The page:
Try frozen pearl onions if you can't find fresh.

                  1. re: Berheenia

                    frozen pearl onions can be picked up ridiculously cheap at trader joes, if youre near one

              2. That NYT recipe will yield no more than 4 smallish servings, if that. The meat will shrink a lot and the fact that the recipe doesn't even tell you what cut to use makes me very wary of it.

                Here's the Cooks Illustrated streamlined version, which explains more and makes a better amount. http://www.tastebook.com/recipes/8235...

                Frankly, though, I don't see how you are going to make a meat dish without tasting it for doneness, flavor, and seasoning.

                2 Replies
                1. re: greygarious

                  Done-ness is more look and feel, with a stew just cook until the meat is tender. As for seasoning, when the family shows up they can make final adjustments.

                  1. re: greygarious

                    Thanks for the advice! Since it's just my boyfriend and his parents, I'm not too worried about the servings, particularly since there will be substantial side dishes.

                    One of my good friends is going to pop in to pick up some stuff before they arrive, and she offered to taste-test. :)

                  2. BB is a dish that reheats very well, it even benefits from being in the fridge overnight (wait to add the onions and mushrooms until you're reheating to serve. Reheat low and slow.)

                    It's nice to have the kitchen cleaned up and less work to do when entertaining and you could have your partner taste it since you'd have that part done ahead of time.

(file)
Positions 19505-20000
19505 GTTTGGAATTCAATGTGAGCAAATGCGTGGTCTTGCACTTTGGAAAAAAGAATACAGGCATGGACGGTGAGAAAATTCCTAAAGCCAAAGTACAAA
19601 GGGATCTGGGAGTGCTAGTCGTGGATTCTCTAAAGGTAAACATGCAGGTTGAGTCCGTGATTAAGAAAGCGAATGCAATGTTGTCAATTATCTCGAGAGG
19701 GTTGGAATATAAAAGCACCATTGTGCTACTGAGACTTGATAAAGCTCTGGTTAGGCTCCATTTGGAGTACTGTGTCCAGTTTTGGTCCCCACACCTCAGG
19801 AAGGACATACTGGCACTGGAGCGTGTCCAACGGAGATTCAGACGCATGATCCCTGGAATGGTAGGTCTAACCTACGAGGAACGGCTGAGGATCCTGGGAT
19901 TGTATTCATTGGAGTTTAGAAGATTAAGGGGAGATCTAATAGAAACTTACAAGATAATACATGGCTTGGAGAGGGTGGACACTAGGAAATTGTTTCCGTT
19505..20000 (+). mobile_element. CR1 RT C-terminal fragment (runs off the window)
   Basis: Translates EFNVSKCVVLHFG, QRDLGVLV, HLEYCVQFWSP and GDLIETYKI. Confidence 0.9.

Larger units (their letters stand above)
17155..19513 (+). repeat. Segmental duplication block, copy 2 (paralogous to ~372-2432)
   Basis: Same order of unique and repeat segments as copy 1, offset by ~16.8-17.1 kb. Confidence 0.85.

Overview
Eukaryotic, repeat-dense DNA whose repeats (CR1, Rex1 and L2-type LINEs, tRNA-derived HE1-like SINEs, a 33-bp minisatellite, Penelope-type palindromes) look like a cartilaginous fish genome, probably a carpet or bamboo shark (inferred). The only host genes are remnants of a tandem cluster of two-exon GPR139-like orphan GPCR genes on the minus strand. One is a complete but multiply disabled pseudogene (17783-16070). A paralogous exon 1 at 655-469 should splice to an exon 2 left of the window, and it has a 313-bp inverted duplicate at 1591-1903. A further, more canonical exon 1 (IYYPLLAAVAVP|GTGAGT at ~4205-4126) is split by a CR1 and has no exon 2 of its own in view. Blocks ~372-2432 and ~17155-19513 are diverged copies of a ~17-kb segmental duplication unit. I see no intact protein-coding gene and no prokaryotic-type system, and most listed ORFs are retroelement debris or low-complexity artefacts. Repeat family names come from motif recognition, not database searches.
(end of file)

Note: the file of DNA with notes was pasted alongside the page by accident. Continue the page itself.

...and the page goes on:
1. I made boeuf bourguignon using Child's recipe from MTAFC earlier this year. It was excellent, outstanding even. I urge you to make it the day before you plan to serve it. The kitchen gets very messy up to the point of putting it in the oven, and the flavor is vastly improved by resting in the refrigerator overnight.

                      MTAFC recommends these cuts (forgive the lack of diacritical marks):
                      First choice: Rump pot roast (pointe de culotte, or aiguillette de rumsteck)
                      Other choices: Chuck pot roast (paleron, or macreuse a pot-au-feu
                      Sirloin Tip - tranche grasse
                      Top round - tende de tranche
                      Bottom round - gite a la noix

                      These are the cuts Julia Child lists in her book, it has been pointed out to me on another thread that these are not the current names of the cuts in France, so there's that.

                      I used rump roast, cut into big 2- to 3-inch chunks. It was so good that I'll not use another cut again. In Julia's words, "The better the meat, the better the stew."

                      I also think carrot and garlic are essential - one sliced or diced carrot and one crushed garlic clove for 1.5 pounds of meat.
                      It is a very nice gesture on your part to cook this for your partner's family. Even though you can't or prefer not to taste it as you go, I'm sure it will be fine. Be warned: it smells heavenly while cooking, at least to meat eaters!

                      Good luck.

                      1 Reply
                      1. re: janniecooks